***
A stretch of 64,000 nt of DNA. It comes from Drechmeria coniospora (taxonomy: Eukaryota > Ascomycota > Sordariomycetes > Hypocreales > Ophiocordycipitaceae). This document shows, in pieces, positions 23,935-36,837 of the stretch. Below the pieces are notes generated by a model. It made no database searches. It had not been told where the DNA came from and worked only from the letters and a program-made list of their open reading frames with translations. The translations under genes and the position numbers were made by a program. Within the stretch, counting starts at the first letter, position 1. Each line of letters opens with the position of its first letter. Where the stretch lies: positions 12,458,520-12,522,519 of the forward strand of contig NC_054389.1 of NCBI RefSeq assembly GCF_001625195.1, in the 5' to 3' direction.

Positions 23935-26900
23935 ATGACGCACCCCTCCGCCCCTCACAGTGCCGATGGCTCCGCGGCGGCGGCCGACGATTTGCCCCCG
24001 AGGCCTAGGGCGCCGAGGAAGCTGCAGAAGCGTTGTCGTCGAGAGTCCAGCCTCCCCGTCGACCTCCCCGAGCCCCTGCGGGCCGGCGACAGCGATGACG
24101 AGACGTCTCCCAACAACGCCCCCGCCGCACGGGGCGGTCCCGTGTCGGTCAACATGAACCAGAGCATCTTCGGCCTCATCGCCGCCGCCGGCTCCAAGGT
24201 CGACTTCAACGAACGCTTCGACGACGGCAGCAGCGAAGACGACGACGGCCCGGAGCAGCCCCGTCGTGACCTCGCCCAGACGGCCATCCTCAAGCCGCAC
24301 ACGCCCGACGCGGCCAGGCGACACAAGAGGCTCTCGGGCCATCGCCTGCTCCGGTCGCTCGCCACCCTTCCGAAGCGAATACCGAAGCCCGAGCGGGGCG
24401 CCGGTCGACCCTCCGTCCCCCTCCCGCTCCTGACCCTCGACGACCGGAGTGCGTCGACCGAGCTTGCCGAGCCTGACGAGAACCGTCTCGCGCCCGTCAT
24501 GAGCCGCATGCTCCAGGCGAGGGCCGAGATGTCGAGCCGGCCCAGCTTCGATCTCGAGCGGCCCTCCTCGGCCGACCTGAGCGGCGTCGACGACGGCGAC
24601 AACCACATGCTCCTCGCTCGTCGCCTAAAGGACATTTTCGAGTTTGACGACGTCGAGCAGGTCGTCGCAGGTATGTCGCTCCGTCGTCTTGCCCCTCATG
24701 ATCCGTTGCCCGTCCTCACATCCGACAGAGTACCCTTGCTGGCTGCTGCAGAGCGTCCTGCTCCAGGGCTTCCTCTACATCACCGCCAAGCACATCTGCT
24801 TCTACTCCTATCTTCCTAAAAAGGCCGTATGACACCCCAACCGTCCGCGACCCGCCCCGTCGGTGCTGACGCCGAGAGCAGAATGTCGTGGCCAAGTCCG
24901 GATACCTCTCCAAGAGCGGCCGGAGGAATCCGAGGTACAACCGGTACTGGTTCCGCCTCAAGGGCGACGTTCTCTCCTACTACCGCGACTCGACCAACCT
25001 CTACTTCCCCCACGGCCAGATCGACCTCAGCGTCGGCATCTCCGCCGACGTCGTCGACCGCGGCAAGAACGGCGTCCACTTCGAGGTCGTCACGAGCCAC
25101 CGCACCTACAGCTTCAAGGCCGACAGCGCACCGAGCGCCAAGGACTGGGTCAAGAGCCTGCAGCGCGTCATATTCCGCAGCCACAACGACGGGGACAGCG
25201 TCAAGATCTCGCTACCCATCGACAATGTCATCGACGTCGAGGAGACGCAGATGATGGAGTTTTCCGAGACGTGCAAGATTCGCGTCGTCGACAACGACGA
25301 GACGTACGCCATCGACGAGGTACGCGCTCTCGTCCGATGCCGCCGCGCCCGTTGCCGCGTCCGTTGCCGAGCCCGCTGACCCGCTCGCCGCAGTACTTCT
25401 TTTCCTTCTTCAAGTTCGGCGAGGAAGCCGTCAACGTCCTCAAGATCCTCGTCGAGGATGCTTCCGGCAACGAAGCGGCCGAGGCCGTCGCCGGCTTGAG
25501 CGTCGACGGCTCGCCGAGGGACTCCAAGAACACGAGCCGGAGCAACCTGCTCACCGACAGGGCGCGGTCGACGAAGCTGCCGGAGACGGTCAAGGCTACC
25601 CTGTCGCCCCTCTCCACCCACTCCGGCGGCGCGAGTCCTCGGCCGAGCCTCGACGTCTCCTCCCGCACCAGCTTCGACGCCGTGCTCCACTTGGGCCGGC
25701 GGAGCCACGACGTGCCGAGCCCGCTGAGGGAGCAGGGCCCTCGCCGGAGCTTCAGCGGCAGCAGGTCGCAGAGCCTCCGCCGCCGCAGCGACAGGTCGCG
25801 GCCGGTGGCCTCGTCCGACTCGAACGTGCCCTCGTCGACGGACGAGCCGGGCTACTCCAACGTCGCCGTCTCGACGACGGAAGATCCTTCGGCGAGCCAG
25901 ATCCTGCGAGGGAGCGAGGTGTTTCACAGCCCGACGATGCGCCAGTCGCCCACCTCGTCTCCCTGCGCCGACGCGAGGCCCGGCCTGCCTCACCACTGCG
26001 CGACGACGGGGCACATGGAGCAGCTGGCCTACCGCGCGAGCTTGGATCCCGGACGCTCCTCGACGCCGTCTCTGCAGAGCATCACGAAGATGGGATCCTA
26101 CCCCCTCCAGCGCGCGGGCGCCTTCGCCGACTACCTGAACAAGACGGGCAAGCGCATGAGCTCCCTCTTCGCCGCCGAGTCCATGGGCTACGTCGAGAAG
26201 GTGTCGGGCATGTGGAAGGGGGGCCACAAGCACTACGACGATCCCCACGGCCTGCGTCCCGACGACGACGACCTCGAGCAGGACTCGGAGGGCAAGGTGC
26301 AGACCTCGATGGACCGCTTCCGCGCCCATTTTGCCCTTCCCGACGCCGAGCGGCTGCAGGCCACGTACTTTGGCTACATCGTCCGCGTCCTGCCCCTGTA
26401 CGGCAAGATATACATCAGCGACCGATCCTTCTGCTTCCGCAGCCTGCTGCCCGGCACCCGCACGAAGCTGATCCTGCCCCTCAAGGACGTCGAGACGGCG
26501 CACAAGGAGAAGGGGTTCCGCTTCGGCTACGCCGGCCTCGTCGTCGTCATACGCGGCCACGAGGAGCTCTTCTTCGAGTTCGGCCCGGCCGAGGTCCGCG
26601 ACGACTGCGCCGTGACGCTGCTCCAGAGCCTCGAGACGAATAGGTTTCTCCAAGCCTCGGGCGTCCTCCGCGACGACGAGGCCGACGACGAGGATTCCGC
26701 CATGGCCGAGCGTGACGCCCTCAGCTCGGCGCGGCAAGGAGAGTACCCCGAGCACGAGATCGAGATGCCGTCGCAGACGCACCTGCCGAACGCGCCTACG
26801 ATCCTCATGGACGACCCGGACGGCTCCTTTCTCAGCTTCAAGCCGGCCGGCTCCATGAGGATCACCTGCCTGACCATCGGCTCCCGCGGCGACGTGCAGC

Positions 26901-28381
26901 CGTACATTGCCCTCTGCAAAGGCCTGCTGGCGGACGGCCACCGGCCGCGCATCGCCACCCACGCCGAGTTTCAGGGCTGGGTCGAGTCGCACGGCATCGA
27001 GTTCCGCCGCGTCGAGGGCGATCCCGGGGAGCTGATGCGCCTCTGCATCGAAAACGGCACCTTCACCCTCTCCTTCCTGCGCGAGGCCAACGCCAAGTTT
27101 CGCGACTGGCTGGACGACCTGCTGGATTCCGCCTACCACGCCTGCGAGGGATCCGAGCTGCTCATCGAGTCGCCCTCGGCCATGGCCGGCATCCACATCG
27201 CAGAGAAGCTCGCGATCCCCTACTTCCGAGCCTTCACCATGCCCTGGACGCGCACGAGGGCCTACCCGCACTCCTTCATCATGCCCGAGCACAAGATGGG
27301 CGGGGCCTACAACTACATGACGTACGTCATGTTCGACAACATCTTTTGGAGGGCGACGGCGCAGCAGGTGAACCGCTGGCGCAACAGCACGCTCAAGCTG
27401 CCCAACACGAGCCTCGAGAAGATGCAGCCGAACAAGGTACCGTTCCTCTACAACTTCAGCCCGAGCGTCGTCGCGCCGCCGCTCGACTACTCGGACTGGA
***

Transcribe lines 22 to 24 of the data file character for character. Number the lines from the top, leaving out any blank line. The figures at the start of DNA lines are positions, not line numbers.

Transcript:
25801 GCCGGTGGCCTCGTCCGACTCGAACGTGCCCTCGTCGACGGACGAGCCGGGCTACTCCAACGTCGCCGTCTCGACGACGGAAGATCCTTCGGCGAGCCAG
25901 ATCCTGCGAGGGAGCGAGGTGTTTCACAGCCCGACGATGCGCCAGTCGCCCACCTCGTCTCCCTGCGCCGACGCGAGGCCCGGCCTGCCTCACCACTGCG
26001 CGACGACGGGGCACATGGAGCAGCTGGCCTACCGCGCGAGCTTGGATCCCGGACGCTCCTCGACGCCGTCTCTGCAGAGCATCACGAAGATGGGATCCTA